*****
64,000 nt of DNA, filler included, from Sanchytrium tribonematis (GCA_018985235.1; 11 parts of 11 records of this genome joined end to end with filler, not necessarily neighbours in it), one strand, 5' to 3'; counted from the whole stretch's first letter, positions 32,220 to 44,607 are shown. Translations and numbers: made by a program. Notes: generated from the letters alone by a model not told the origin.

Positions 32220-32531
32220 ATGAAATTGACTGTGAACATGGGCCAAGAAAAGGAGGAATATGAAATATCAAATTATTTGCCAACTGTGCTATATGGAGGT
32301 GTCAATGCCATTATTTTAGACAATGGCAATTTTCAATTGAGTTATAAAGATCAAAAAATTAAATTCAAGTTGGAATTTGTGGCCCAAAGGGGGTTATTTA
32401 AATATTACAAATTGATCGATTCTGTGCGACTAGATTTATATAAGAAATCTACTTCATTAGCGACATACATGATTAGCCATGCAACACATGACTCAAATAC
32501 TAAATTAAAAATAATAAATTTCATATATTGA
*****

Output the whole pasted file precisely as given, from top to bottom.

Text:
64,000 nt of DNA, filler included, from Sanchytrium tribonematis (GCA_018985235.1; 11 parts of 11 records of this genome joined end to end with filler, not necessarily neighbours in it), one strand, 5' to 3'; counted from the whole stretch's first letter, positions 32,220 to 44,607 are shown. Translations and numbers: made by a program. Notes: generated from the letters alone by a model not told the origin.

Positions 32220-32531
32220 ATGAAATTGACTGTGAACATGGGCCAAGAAAAGGAGGAATATGAAATATCAAATTATTTGCCAACTGTGCTATATGGAGGT
32301 GTCAATGCCATTATTTTAGACAATGGCAATTTTCAATTGAGTTATAAAGATCAAAAAATTAAATTCAAGTTGGAATTTGTGGCCCAAAGGGGGTTATTTA
32401 AATATTACAAATTGATCGATTCTGTGCGACTAGATTTATATAAGAAATCTACTTCATTAGCGACATACATGATTAGCCATGCAACACATGACTCAAATAC
32501 TAAATTAAAAATAATAAATTTCATATATTGA